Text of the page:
Tagore Comes Alive in ‘A History Of Sriniketan’
From the book we learn that in 1906, Tagore sponsored three young men from Santiniketan to study agriculture and dairy farming at the University of Illinois, Urbana-Champaign. (IANS photo)
By VISHNU MAKHIJHANI
NEW DELHI – “I alone cannot take responsibility for the whole of India. But even if two or three villages can be freed from the shackles of helplessness and ignorance, an ideal for the whole of India would be established. Fulfil this ideal in a few villages only, and I will say that these few villages are my India. And only if that is done, will India be truly ours. The scale of our enterprise will never be a matter of pride to us but let us hope its truth will be.”
A century ago, Rabindranath Tagore set up a center for rural construction called Sriniketan as wing of his Visva-Bharati International University at Shantiniketan in an attempt to inspire the deprived sections of rural society to self-reliance and to make them economically independent.
“Tagore was not one to accept that all improvements had to wait for our country’s political independence. He did not subscribe to that commonplace view. He believed that a great deal could be done, by ourselves, for our own people, even with the colonial government at the helm,” historian and Tagore biographer Uma Das Gupta said in an interview of her book, ‘A History of Sriniketan – Rabindranath Tagore’s Pioneering Work in Rural Reconstruction’ (Niyogi Books), concepts that are alive even today, albeit in varying forms.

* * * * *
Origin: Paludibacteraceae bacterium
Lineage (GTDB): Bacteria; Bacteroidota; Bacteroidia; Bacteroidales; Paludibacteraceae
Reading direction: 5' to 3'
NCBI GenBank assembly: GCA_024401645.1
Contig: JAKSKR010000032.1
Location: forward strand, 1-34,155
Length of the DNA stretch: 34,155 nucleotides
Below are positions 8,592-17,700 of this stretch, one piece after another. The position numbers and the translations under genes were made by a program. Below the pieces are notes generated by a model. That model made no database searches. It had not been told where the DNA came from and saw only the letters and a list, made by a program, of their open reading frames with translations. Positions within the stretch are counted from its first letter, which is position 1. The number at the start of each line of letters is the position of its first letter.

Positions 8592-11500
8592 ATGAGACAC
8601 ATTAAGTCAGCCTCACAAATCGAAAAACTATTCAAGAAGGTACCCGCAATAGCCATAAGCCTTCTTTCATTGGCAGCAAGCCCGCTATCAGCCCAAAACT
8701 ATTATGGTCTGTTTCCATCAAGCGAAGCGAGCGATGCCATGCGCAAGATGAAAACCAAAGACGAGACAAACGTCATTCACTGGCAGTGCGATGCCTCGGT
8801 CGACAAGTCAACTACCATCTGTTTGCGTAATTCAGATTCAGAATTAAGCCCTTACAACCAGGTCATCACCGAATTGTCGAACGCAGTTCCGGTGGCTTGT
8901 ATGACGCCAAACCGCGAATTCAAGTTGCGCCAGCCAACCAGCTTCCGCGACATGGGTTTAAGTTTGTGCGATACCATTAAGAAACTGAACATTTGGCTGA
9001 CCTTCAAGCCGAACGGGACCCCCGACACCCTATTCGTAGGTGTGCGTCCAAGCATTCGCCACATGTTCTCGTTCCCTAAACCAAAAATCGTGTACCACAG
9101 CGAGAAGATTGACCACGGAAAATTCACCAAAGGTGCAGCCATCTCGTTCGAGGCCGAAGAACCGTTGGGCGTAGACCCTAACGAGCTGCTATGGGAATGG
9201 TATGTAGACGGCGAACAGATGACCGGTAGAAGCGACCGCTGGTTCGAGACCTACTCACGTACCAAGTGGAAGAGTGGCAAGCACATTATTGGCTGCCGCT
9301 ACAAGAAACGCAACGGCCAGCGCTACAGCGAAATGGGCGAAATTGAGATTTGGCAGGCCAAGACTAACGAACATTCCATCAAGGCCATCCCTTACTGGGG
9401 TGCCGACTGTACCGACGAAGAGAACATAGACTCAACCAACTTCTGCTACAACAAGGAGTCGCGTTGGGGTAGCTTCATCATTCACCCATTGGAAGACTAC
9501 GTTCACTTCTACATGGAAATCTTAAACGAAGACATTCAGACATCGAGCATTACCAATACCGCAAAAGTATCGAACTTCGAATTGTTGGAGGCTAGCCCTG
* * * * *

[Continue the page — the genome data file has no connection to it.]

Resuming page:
“He was confident that by making at least a beginning we could shake off our characteristic inertia and take the lead to develop a progressive state of mind. ‘Doing, he argued, will also teach us to ‘learn’ what to ‘do’. That is why he asked that the Sriniketan work be judged not by its size, but by its worth,” added Das Gupta, a former professor at the Indian Statistical Institute, who headed the United States Educational Foundation for the Eastern Region.
‘A History of Sriniketan’ is a detailed presentation about Tagore’s ideas and his work on rural reconstruction. The idea of doing something to redeem the neglected village came to him when he first went to live in his family’s agricultural estates in East Bengal where his father had sent him as estate manager in 1889. The decade that he spent there was his first exposure to the impoverished countryside. He was then thirty, already a poet of some fame, and had till then lived only in the city.